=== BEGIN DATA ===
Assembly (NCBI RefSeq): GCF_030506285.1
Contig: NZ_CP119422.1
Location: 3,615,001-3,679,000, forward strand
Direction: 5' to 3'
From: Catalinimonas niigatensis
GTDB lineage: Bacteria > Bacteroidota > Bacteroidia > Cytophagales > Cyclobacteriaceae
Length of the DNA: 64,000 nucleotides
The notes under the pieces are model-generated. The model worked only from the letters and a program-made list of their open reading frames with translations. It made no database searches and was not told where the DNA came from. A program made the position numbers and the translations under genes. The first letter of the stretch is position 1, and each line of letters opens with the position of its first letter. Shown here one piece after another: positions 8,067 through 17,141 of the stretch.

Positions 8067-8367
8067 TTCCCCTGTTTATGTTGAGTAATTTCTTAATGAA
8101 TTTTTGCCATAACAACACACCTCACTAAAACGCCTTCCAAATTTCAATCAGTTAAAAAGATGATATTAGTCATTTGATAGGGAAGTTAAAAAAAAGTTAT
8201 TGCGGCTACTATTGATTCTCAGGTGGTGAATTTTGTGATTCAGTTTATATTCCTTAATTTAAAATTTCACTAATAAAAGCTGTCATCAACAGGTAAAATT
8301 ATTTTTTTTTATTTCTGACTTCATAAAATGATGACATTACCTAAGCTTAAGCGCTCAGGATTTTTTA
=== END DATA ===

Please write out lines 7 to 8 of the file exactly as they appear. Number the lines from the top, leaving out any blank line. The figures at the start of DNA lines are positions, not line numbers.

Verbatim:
Length of the DNA: 64,000 nucleotides
The notes under the pieces are model-generated. The model worked only from the letters and a program-made list of their open reading frames with translations. It made no database searches and was not told where the DNA came from. A program made the position numbers and the translations under genes. The first letter of the stretch is position 1, and each line of letters opens with the position of its first letter. Shown here one piece after another: positions 8,067 through 17,141 of the stretch.